Charlie Brooks: ‘The happiest moment of my year is about three hours before the first race at Cheltenham ...’
This week Daily Telegraph columnist Charlie Brooks penned a piece about why he loves Cheltenham. But this morning he and his wife Rebekah were arrested in a dawn raid by police investigating phone hacking allegations. This is what he wrote:
THE happiest moment of my year is about three hours before the first race at Cheltenham on Tuesday; queuing behind Alan Brazil for my, but not his, first pint of Guinness of the meeting.
'Not feeling too good mate,’ he observes every year. And I have never had any reason to doubt him. 'I’m in so much trouble,’ he will add. And I will nod, in the full knowledge that by the end of the meeting I’ll be in about as much trouble as he is at the beginning of it.
At that moment, I think to myself every year; I’m here, I’m alive and I’ve got a full pint in my hand. And Brazil is still alive, too.
'What do you know,’ he’ll then ask me before reeling off twenty horses he’s heard about. I shall raise the subject of Ferguson with him. But not the football manager. One of the amazing features of this season has been the emergence of Sheikh Mohammed Al Maktoum’s racing manager John Ferguson as a genuinely talented trainer. It’s one thing to have the firepower, but quite another to know what to do with it.
Ferguson has played a blinder this season, bringing his select team of aristocrats to the boil perfectly prepped for the Festival.
New Year’s Eve, a son of Motivator out of a mare that was placed in Classics, is definitely the horse to be on in the bumper on Wednesday, where he has Jessie Harrington’s Jezki to beat.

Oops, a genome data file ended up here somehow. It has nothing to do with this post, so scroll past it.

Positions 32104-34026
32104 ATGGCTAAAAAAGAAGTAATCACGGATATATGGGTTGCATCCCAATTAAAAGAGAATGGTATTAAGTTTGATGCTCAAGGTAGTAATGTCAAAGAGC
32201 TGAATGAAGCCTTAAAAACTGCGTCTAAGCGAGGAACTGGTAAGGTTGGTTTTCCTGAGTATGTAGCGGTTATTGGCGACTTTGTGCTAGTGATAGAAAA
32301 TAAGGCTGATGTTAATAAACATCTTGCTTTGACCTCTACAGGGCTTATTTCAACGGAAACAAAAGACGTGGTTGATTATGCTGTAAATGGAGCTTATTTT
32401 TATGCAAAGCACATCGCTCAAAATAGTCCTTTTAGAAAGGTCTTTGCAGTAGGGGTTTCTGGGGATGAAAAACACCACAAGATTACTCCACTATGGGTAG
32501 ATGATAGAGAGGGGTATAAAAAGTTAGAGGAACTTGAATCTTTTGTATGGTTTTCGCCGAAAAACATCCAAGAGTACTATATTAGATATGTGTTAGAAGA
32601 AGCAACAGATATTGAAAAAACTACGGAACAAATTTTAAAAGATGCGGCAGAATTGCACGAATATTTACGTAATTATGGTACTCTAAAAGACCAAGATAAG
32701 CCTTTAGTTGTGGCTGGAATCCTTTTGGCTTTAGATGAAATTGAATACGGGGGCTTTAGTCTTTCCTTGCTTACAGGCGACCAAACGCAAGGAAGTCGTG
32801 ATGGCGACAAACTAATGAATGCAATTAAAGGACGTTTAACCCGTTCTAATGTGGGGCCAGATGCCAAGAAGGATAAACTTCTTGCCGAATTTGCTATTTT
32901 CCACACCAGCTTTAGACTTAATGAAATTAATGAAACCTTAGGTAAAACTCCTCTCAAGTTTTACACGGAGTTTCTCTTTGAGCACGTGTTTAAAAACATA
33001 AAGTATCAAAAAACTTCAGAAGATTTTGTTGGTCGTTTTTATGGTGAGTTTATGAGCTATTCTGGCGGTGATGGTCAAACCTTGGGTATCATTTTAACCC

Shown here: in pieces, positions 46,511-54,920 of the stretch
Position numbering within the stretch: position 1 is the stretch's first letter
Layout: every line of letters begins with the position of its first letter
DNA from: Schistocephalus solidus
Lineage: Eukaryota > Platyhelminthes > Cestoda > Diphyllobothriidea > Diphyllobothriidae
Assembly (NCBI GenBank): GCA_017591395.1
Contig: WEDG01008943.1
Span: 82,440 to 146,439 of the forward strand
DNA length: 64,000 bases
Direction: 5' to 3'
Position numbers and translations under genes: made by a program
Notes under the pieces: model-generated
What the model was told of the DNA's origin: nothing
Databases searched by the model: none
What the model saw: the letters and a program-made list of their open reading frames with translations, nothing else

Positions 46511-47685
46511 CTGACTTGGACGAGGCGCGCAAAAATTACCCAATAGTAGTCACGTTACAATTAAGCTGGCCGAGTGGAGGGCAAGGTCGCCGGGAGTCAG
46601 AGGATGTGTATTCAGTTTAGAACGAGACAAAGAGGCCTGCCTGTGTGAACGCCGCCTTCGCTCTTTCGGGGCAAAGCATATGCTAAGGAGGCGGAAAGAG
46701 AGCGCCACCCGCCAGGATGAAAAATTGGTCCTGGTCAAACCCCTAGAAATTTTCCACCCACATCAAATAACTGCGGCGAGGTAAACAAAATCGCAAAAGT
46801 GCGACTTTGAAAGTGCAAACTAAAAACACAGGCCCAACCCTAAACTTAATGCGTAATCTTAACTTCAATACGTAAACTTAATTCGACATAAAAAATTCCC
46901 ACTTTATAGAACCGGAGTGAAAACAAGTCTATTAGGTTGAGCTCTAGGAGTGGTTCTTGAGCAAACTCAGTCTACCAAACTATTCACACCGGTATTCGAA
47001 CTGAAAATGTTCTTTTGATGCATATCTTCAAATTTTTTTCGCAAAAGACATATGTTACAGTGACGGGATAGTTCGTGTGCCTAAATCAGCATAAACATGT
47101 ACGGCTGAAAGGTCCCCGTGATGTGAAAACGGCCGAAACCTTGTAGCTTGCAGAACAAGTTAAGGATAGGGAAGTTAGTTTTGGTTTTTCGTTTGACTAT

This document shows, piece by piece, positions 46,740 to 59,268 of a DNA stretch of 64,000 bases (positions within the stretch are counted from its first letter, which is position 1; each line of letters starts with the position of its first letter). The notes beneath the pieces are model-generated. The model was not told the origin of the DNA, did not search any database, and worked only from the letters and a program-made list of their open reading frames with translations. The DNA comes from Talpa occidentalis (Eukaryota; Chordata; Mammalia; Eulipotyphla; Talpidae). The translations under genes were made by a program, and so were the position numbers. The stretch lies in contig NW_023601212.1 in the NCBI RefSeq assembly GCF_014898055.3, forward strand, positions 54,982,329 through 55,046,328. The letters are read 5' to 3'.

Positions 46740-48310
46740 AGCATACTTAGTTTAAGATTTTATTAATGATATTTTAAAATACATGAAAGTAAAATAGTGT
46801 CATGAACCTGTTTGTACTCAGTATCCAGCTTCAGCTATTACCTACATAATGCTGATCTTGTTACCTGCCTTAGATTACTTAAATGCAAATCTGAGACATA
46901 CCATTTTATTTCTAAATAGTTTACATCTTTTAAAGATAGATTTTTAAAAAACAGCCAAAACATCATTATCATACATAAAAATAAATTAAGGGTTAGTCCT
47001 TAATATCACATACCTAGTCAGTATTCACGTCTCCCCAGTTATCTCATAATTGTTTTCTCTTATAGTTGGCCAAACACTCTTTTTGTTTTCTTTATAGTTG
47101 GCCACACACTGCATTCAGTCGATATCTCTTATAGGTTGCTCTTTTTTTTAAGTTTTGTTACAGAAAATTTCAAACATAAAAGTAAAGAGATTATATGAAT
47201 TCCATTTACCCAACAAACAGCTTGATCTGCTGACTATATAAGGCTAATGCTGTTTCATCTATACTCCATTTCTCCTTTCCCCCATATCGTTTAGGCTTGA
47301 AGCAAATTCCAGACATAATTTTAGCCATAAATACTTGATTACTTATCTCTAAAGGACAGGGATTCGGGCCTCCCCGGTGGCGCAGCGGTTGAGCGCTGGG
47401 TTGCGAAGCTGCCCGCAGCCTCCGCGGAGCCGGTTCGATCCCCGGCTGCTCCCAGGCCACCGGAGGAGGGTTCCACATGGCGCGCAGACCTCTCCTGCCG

Ferguson may well be off the mark before then if Cape Dutch gets into the Coral Cup off a handy 10st?5lbs, piloted by his good young jockey Jack Quinlan. Quinlan will be able to claim five pounds in this handicap, which he couldn’t have done should Cape Dutch have contested one of the novice hurdles. A wise choice of race, which shows acumen with the programme book as well as in the feed room. He’ll have to see off Toner D’Oudairies, trained by Gordon Elliot, who knows the time of day, which also looks to have been 'trained for the race’.
There are probably days during the year when Nicky Henderson doesn’t think about the Cheltenham Festival – although I’ve never met him on one of them. And if things go as I believe they might this week, he’ll be thinking about this one for some time.
Binocular looked in stunning form at Wincanton last time out and will be value to give Hurricane Fly one hell of a battle in the Champion Hurdle tomorrow. And the master of Seven Barrows can land the JLT Speciality chase with Quantitativeeasing [my wife is to blame for that name], who will surely be a much better horse over a longer trip now that he’s a bit older. His top class full sister Asian Maze won over three miles.
I am also confident that Henderson will win the Gold Cup with Burton Port, who ran a stunning trial at Newbury behind stablemate Long Run. After such a long layoff, he didn’t need a hard race there – and he didn’t have one. Barry Geraghty will, I am sure, be confident that the horse will strip sharper this week.
But that’s enough of the horsey stuff. Cheltenham is primarily a four-day battle of attrition with one’s constitution, bank manager and anyone in particular who expects you home. To help with the first of these, a pit stop at Daylesford Farm shop on the way to the races is essential. They have things to drink there which are actually good for you.
But the journey home is a different matter. This year I shall be going for the five-stop strategy that brings in the Horse and Groom in Lower Oddington, the King’s Head at Bledington, the Plough in Kingham and the Chequers at Churchill. Preceded by a quick detour to the Hollow Bottom in Twiston Davies. I’m bound to run into Brazil somewhere.